Use double quotes to find documents that include the exact phrase: "aerodynamic AND testing"

The Canadian Disability Participation Project (CDPP) is a cross-sector network of partners working together to enhance community participation among Canadians with disabilities. Since 2014, the CDPP sport and exercise team has created over 100 resources, including the “Blueprint for Building Quality Participation in Sport for Children, Youth and Adults with a Disability,” and the “Blueprint for Building Quality Participation in Sport for Children and Youth with Intellectual Disabilities.”

Practitioners interested in offering inclusive sport environments could consider reverse integration, a new approach that integrates mainstream participants into Para sport. When implemented in a wheelchair basketball league, researchers found health and social benefits for all participants including a deeper understanding and awareness of (dis)ability and roles within the team.

The Global status report on physical activity is WHO’s first global assessment of implementation of policy recommendations to reduce physical inactivity by 15% in 2030. The report shows global progress has been slow. To reach this goal, WHO provides 5 suggestions, one of which includes providing more opportunities for those such as older adults and people living with disabilities to be active in their communities.

The Canadian Disability Participation Project has created Canada’s first ever disability report card that summarizes physical activity data for youth with disabilities. Key findings included the need to prioritize youth with disabilities in policy and funding, improve monitoring, remove ableism for existing benchmarks, and address measurement gaps.

Exercise and physical activity have the power to change the lives of individuals with Cerebral Palsy (CP). Recent studies show that 75% of people living with CP spend nearly all their waking hours engaged in sedentary activities. Individuals with CP experience many benefits from individualized exercise programs, including increased endurance, motor function, and stability, as well as a decrease in pain and frequency of injury.

Physical activity improves physical health in youth with Autism Spectrum Disorder (ASD) while also developing social and communication skills. Research shows that adolescents with ASD are 60% less likely to participate in physical activity and 74% less likely to participate in organized sport compared to age-related peers. Creating policies and practices specific to the needs of adolescents with ASD can further promote their participation and overall wellbeing.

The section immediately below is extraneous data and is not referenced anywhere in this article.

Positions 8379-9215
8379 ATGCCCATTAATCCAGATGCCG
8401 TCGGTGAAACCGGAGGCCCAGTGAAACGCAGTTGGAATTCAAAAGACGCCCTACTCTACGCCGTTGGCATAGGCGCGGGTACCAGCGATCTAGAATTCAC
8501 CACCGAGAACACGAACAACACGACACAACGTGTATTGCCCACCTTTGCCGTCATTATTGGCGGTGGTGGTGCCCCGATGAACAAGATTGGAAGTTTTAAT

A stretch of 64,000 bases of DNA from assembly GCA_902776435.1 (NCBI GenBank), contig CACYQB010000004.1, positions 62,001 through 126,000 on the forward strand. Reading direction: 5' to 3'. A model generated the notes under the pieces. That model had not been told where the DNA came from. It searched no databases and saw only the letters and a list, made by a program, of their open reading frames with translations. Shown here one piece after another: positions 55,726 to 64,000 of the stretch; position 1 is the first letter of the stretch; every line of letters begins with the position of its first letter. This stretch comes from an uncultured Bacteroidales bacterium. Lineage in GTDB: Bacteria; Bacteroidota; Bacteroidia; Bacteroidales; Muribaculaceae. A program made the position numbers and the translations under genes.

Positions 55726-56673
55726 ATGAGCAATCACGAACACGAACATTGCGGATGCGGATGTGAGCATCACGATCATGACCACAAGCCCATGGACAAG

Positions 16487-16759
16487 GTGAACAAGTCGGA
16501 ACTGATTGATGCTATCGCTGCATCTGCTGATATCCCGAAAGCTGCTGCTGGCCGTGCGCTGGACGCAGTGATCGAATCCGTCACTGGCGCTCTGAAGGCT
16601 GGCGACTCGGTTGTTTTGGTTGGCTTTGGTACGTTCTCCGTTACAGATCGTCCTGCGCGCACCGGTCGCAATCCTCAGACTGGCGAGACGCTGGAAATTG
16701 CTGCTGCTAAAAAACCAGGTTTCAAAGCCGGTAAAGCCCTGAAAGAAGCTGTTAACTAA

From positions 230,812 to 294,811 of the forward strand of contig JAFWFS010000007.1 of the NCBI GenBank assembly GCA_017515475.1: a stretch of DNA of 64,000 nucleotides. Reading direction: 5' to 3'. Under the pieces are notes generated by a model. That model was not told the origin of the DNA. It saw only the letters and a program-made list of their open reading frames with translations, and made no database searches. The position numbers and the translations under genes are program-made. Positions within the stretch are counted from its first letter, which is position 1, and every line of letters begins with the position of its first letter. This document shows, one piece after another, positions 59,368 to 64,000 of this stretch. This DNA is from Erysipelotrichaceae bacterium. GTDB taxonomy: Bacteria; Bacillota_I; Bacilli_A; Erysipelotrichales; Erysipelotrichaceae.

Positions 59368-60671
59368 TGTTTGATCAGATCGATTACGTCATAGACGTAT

The #WeThe15 campaign aims to use sport to help break down barriers and end discrimination against the 15% of the world’s population that experiences disability. But some researchers argue that the campaign overlooks the exclusionary nature of certain events, such as the Paralympic Games (in which only certain bodies with disabilities are eligible to compete). They suggest moving beyond the “everyone is human” messaging towards celebration of difference.

The Invictus Games is an international adaptive sport competition for service members and Veterans with physical and mental illnesses and injuries. Uniquely, it integrates family programming and support into program delivery. In the SIRC blog, Invictus Games researchers share tips that sport programmers can use to support military families, from recognizing and appreciating family to promoting a sense of belonging.

People with intellectual disabilities often feel excluded from their communities. Sport participation is one way to promote social inclusion. A transnational study suggests that Special Olympics athletes who feel more included in sport are also more likely to feel included within their local communities.

Play is a right of all children, but not all children have the same opportunities to experience play. An inclusive playground means having wide entry spaces free of obstacles, ramp access, shaded space, trained staff, and different types of sensory, solitary, and creative play components. A new Inclusive Playgrounds resource presents evidence-informed recommendations designed to enable inclusion and participation of children with disabilities.